BEIJING – Although upset by the arrest of a top Huawei Technologies executive at the request of the United States, China will try to contain the fallout and prevent it from derailing a negotiated solution to the war commercial, announced analysts Friday.
The unusual arrest has cast a new element of doubt in efforts to resolve the trade war between the two largest economies in the world and has triggered stock market unrest in the United States and Europe.
"The Huawei case will certainly have a negative impact on political confidence between the United States and China," said Wang Yong, a professor at Peking University's School of International Studies.
Meng Wanzhou, chief financial officer of Huawei Technologies and daughter of the company's founder, was arrested in Vancouver on Saturday – the same day that President Trump and his Chinese counterpart, Xi Jinping, agreed to a truce in the trade war .
The United States is seeking to extradite it, apparently as a result of accusations that Huawei, the world's largest maker of telecommunications network equipment, has allegedly violated export penalties imposed by the United States on Iran.
The Chinese government has called for his immediate release, while local newspapers have said that the United States is attacking Chinese technology companies because they are competing with their American rivals.
But analysts do not expect Beijing to allow escalation of the incident.
"The Chinese side should be cautious and should not amplify the problem," and the Huawei case should not be allowed to sabotage wider discussions, Wang said. "I believe that President Trump and US companies, including US investors in China, hope China and the United States will reach an agreement."
Huawei, the world's second largest smartphone maker, is one of the mainstays of Xi's new high-tech economy. But its very survival could now be questioned.
An earlier case against ZTE Corp., another Chinese telecom giant accused of violating the US-imposed export sanctions on Iran, had led it to the brink. from bankruptcy last year. ZTE initially appeared on the US blacklist, but after Trump's intervention, it was fined $ 890 million.
Although the United States has not officially announced charges against Huawei, the cases seem similar.
"China is more incentivized than the US to stop escalation," said Yanmei Xie, an analyst at Gavekal Dragonomics' consulting firm in Beijing. "China's priority is to prevent the United States from applying crippling sanctions against Huawei. If the United States does what it did to ZTE, very little can China do to prevent the collapse of Huawei, and it is not in China's interest. "
For this reason, China will try not to "provoke" the United States, she said.
Some analysts have expressed fears that China may try to retaliate by stopping a US technical framework. But Foreign Ministry spokesman Geng Shuang said on Friday that China would not do it.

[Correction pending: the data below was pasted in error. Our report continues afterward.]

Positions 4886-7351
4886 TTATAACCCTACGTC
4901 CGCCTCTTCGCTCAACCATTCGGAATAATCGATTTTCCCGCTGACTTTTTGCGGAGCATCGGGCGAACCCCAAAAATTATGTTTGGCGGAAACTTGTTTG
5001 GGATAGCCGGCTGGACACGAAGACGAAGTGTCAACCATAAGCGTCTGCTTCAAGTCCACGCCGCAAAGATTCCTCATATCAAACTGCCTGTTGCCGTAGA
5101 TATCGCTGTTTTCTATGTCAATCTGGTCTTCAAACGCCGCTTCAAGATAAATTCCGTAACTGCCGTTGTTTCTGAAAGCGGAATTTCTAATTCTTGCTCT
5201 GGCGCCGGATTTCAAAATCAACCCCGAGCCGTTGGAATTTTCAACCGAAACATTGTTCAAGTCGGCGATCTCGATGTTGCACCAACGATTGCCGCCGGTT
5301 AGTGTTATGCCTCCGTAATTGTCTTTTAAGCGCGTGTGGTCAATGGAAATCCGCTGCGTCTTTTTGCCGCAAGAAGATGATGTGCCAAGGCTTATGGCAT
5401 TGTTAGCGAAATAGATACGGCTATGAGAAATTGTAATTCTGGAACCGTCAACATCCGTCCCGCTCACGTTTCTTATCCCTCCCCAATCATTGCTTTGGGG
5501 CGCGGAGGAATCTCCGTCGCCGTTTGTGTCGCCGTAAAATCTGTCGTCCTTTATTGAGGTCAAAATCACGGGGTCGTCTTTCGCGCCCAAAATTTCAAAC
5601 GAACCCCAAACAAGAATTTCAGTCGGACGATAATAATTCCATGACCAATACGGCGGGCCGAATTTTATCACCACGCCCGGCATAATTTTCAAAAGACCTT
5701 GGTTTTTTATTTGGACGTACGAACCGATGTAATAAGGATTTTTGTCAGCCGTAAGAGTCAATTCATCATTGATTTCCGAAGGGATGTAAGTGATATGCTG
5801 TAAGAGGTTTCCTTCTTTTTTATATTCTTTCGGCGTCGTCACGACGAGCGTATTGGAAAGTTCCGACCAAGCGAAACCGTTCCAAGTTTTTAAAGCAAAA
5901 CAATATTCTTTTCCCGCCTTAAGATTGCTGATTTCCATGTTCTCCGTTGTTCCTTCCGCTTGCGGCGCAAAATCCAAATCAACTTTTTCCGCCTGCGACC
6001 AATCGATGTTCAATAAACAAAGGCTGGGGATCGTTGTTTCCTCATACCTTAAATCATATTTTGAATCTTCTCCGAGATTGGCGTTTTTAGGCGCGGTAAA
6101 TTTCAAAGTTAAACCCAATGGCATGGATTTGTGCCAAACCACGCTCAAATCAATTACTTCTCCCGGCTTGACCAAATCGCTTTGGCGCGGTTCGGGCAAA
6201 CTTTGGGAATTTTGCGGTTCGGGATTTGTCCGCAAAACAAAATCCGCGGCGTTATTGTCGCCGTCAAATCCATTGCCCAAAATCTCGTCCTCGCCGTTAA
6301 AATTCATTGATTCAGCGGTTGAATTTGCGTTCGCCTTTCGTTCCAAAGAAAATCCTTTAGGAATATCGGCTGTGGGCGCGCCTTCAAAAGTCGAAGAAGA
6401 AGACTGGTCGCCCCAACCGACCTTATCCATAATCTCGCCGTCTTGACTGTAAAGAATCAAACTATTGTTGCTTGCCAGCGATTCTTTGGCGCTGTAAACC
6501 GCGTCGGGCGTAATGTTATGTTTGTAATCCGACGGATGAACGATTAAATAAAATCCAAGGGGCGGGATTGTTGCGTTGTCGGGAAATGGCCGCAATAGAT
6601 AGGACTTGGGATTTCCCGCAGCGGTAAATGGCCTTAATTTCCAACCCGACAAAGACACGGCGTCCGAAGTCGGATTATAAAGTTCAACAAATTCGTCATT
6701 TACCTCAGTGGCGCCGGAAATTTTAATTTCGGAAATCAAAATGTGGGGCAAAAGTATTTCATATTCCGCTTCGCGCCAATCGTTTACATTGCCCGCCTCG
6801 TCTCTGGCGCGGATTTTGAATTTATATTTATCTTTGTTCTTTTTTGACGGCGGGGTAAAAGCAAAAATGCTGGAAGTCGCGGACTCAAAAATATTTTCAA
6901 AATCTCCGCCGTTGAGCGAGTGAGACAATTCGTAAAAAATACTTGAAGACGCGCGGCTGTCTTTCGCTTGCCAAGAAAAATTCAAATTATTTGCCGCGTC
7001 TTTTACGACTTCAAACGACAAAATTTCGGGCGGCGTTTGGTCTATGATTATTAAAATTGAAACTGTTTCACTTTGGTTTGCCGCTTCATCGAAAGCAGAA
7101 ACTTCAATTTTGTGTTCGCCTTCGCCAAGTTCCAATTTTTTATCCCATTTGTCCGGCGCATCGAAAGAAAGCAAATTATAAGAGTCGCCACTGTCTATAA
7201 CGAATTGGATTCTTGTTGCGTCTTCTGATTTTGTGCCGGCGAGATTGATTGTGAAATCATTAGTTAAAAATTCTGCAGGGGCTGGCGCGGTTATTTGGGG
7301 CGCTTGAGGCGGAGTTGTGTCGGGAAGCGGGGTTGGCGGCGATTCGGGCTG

"China still protects the legitimate rights and interests of foreigners in China according to law, but I think they should also abide by Chinese laws and regulations," Geng said.
Meng's arrest feeds the more general feeling that the trade war is not just about imports and exports, but also the Trump administration's efforts to contain China and stem its rise.
"The United States is trying to do everything in its power to stem Huawei's expansion into the world simply because the company is the spokesperson for China's competitive technology companies," the China daily newspaper said. Daily in an editorial Friday.
For the good of the world – and the US economy – the United States should "change their minds about China," the paper said.
People's Daily, spokesman for the Communist Party, described Huawei's adventures as part of an epic battle.
"All slings and arrows have not prevented him from growing, nor from becoming a global telecom equipment giant," he said, adding that Chinese companies were gaining in power. "No one can stop the" Made in China "from bringing benefits to the world."
Wang, at Peking University, witnessed another conspiracy during the arrest of Huawei. He added that the "Chinese hawks" in the United States seemed to be trying to prevent the conclusion of an agreement.
"The goal of these tough guys is to" decouple "the Chinese and American economies," he said, "or at least cause a" partial decoupling "in the high-tech sector."
In addition, Japan should become the last country to exclude Huawei and ZTE Corp. public procurement. The Tokyo government is expected to ban these companies during a meeting on Monday, Japanese newspapers reported. In August, Trump signed a bill banning US government agencies from using Huawei and ZTE hardware, from smartphones to routers to network devices.
Three of the other members of the Five Eyes intelligence-sharing network – Britain, Australia and New Zealand – have effectively blocked Huawei from their networks for security reasons. Canada is the only MP who has not taken any action against Huawei, although that may change.
Yang Liu and Lyric Li contributed to this report.